So many exciting things are happening in higher education these days, it could make a guy’s hair fall out (see my photo at the bottom of this post). Most of the headlines have been about “massive” education and the stories may have left some people confused, or even a little worried, WCET reports.
Let’s look past the hype—and the hyperbole—and focus on the central question we should ask about any educational innovation: Are MOOCs about a better educational experience for students? Or are they about efficiency and cost savings? Taken independently either is good and achieving both is better. But if the former is sacrificed for the latter, then I see long term systemic problems for higher education.
Massive has had a place in higher education for quite some time. It would be hard to argue that a large lecture hall of 300, 400, 500+ students is any different than a MOOC. In fact, the MOOC might be a better experience for students given the technologies used to provide feedback and connection. But a degree program comprised of MOOCs-a MOOP? This requires a bit more thought.
As part of a university system that has delivered online courses, programs and degrees for a very long time, I am troubled by what appears to be the inseparable link between online education and massive online education–that is, that “massive” is THE way to deliver online programs. Most online degree programs are not MOOP(rograms)s. Like WSU’s Global Campus, they incorporate academic counseling to determine if the program of study is compatible with the student’s ability to succeed.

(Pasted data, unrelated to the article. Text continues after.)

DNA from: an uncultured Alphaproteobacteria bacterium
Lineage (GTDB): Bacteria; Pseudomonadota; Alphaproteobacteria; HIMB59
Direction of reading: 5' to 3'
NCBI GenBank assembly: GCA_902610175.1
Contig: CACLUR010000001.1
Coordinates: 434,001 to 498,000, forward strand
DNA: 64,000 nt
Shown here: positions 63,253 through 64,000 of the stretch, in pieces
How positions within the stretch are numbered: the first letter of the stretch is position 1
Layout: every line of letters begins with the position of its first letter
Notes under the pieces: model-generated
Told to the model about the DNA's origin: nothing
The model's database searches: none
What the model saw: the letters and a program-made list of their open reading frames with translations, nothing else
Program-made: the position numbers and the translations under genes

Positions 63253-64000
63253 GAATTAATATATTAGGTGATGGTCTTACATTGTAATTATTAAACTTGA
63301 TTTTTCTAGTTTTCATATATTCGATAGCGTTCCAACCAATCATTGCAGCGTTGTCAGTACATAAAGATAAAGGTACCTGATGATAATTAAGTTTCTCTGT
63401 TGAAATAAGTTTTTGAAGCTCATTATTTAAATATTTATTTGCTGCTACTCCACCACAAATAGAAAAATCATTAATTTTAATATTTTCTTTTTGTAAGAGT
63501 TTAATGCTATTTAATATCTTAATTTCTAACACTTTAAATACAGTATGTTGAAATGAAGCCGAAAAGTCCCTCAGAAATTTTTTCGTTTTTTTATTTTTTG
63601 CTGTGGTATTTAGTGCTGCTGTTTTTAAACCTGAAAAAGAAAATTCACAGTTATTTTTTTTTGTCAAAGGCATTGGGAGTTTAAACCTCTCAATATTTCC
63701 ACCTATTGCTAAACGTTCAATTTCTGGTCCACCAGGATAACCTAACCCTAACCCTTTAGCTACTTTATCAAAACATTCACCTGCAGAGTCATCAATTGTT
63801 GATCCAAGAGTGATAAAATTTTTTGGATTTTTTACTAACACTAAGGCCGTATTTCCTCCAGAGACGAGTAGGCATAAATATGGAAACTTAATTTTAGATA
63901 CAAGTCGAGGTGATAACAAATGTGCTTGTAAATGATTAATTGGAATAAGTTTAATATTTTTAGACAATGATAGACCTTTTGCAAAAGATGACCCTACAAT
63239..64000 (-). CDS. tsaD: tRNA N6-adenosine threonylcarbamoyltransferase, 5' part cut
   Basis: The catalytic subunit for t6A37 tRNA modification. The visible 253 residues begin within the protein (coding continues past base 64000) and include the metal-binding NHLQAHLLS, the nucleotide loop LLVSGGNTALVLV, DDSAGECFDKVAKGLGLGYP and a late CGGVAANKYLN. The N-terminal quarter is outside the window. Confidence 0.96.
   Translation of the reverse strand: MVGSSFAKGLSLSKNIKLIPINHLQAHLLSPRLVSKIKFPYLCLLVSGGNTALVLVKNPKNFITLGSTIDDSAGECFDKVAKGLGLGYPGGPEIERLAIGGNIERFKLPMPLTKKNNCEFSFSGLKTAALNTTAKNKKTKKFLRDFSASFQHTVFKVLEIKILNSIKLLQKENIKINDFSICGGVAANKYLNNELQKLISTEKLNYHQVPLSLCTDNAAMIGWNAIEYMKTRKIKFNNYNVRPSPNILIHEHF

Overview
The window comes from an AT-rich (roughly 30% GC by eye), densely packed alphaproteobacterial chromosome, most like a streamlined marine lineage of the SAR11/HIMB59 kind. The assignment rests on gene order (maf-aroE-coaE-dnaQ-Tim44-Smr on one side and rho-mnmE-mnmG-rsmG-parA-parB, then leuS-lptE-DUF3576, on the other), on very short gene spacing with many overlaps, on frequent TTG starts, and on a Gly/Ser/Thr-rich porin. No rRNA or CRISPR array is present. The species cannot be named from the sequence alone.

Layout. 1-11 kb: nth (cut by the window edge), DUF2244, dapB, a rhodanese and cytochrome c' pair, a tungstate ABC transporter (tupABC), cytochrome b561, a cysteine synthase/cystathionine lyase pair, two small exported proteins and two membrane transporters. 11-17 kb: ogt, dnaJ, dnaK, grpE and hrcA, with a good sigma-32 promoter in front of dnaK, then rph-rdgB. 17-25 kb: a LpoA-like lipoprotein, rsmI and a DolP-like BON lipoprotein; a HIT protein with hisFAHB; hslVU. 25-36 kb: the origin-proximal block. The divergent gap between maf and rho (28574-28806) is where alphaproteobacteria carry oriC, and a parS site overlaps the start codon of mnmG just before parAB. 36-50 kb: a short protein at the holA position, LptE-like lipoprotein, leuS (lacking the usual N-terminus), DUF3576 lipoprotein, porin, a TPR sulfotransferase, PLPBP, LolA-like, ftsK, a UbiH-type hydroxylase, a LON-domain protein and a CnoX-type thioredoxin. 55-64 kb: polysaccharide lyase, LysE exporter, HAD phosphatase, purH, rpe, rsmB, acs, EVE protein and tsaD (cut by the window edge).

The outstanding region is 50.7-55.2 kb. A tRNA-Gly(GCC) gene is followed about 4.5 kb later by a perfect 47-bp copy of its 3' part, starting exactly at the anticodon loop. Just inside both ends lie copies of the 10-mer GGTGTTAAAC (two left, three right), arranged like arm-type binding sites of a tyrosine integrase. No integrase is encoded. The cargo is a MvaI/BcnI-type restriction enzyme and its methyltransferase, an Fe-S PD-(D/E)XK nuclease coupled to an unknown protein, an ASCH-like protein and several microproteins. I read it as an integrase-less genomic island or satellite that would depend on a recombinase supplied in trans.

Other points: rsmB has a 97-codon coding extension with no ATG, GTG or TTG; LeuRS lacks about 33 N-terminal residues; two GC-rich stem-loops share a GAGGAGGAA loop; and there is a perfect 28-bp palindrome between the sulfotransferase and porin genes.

They offer robust student support services to break down the isolation that often accompanies study at a distance.
They require close student to student interaction through peer based assignments to build a sense of community. But most importantly, they need an engaged faculty inside and outside the classroom to mentor, guide, counsel and befriend students. They’re not massive—our average course size is 27 students per course section.